World’s first AI urine analysis for any toilet

World’s first AI urine analysis for any toilet

Technology News |
By Nick Flaherty

An Israeli startup has developed an AI-based system that can monitor a person’s health from their urine.

Olive Diagnostics says the KG system is the world’s first 100 percent passive non-invasive real-time urine analysis sensor that mounts to any toilet.

The system uses an array of 64 LEDs at different frequencies spanning from the high UV at 350nm  to Near Infrared (NIR) at 2,500nm. The LED array is mounted in the front of the toilet and projects to the back of the toilet where there is an array of six photodiodes as receivers.

The system generates information on red blood cells, protein, ketones and creatinine as well as other urine characteristics such as volume, pressure and colour. The data is then processed in the cloud to identify biomarkers for conditions including kidney stones, urinary infections and even impending heart failure.

If any issues require immediate attention or the onset of symptoms is detected, the system sends an alert to a relevant caregiver, and the on-going analysis can flag emerging problems early.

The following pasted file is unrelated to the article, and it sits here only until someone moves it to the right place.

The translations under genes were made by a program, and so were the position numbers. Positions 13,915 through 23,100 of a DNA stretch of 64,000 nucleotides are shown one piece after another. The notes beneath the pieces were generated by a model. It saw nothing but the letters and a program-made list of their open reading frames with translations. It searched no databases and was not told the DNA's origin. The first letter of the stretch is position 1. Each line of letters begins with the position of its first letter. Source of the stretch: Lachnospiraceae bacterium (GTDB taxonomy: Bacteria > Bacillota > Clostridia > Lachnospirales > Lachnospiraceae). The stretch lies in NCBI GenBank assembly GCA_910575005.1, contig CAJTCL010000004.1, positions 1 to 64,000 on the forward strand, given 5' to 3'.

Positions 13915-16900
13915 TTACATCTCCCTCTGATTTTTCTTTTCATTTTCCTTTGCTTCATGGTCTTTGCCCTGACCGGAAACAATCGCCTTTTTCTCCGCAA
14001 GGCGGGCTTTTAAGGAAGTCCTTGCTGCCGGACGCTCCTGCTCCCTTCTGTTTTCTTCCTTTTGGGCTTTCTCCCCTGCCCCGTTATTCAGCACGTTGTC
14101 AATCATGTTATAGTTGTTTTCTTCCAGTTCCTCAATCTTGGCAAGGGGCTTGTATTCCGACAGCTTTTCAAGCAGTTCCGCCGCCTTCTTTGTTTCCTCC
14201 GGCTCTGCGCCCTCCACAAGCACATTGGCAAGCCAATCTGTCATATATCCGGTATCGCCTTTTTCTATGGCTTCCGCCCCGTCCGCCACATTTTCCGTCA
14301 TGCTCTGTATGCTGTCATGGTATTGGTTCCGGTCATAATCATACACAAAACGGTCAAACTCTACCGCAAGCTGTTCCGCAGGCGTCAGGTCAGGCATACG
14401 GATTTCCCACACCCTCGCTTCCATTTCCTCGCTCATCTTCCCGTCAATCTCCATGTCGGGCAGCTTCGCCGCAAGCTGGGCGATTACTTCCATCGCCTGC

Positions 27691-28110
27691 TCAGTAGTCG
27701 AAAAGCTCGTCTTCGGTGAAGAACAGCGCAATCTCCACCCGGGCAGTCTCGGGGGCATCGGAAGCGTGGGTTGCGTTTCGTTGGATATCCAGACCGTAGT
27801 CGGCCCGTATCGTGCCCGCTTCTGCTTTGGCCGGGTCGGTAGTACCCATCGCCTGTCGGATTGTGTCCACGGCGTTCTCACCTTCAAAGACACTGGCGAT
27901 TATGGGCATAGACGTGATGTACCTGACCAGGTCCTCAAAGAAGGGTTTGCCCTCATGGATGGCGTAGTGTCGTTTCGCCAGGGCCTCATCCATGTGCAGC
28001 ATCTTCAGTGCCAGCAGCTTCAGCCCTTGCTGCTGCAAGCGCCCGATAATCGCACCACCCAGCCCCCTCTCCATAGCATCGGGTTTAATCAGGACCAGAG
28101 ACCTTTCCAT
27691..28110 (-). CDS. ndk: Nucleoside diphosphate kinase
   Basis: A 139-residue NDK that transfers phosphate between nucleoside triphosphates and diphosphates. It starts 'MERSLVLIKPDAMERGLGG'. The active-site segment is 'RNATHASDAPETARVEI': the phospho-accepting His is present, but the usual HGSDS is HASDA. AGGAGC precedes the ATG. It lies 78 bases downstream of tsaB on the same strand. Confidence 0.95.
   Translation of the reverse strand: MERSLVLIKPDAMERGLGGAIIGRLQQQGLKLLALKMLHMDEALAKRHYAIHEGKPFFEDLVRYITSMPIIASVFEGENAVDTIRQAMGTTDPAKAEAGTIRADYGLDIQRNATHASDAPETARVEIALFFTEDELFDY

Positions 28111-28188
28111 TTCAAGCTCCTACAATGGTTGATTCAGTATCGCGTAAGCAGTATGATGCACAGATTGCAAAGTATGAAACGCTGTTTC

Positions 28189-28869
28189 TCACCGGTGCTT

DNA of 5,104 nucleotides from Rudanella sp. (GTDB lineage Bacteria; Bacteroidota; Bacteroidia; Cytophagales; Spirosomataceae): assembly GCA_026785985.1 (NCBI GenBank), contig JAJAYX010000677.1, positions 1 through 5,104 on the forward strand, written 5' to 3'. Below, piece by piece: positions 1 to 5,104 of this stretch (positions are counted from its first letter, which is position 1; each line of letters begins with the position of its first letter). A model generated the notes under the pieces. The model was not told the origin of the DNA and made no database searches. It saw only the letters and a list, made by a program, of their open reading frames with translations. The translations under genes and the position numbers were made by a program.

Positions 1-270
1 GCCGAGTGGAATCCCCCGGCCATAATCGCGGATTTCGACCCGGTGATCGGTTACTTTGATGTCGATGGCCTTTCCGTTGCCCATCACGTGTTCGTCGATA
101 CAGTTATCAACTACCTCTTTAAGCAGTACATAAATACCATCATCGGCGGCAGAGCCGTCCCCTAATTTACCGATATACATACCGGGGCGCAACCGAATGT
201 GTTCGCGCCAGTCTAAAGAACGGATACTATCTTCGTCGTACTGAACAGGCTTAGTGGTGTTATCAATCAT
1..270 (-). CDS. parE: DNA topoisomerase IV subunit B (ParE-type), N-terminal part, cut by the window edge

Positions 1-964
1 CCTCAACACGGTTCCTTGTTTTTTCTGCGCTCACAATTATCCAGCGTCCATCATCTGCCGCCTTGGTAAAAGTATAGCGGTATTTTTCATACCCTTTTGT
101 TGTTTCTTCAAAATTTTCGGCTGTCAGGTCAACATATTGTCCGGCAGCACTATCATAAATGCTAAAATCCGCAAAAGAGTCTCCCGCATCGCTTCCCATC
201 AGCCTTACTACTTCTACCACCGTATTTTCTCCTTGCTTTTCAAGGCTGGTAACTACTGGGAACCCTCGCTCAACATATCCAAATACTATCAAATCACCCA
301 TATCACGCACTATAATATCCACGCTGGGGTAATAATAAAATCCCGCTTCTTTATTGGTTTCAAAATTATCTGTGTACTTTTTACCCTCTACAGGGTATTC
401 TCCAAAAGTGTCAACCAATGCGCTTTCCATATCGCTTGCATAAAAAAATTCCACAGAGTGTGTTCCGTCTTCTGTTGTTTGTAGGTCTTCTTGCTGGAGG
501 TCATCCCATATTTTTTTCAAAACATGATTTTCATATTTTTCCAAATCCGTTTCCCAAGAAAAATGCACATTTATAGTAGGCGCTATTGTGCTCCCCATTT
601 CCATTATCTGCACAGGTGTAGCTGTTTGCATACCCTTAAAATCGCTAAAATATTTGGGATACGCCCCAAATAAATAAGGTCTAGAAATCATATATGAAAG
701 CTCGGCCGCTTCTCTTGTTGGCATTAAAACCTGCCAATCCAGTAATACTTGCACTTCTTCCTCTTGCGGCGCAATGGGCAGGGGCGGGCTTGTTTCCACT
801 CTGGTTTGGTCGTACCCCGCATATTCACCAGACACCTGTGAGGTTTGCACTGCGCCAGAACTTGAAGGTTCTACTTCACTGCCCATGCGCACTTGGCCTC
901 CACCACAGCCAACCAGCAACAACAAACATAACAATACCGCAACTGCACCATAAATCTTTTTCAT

“The location problem is solved by using multiple photodiodes in the back of the toilet. This way we have 80 percent coverage of the toilet surface, only if some urinates on the way-side of the toilet it won’t be captured, everywhere else there will be a straight line between the LEDs and photodiodes that pass through the urine stream,” Guy Goldman, CEO of Olive Diagnostics told eeNews Europe

The battery powered system is based on the ESP32 microcontroller from Expressif and only turns on when the motion sensor detects movement 20cm from the toilet for a few minutes a day. It is connected to the home WiFi which is used to transfer the raw data of the sensor to the cloud that does the actual analysis, and this gives the system a three month battery life.

If there isn’t WiFi connectivity in the toilet room there will be a requirement to pair a phone. When the phone is in proximity of the toilet, the app on the phone will automatically download the raw data stored on the device and send it to the server.

The system has been in third party clinical trials at the Hadassah Ein Kerem Medical Center in Jerusalem. In tests designed to mimic the traditional urine stick method, KG delivered a sensitivity rating of 92.8 percent and a specificity of 95.5 percent, compared to 80 percent and 95 percent for a stick test. However by measuring over time, the trial found that the KG system achieved a sensitivity rating of 98.7 percent and a specificity rating of 100 percent on simulated five daily urinations.

The company has so far raised $4m and plans to work with assisted living facilities, outpatient facilities, and telemedicine providers in Europe to provide the service. The company has completed its ISO 13485 certification, a critical milestone necessary for CE certification and is in the FDA pre-submission phase for the United States.

It is looking to raise Series A funding during the first half of 2022 to support its growth.

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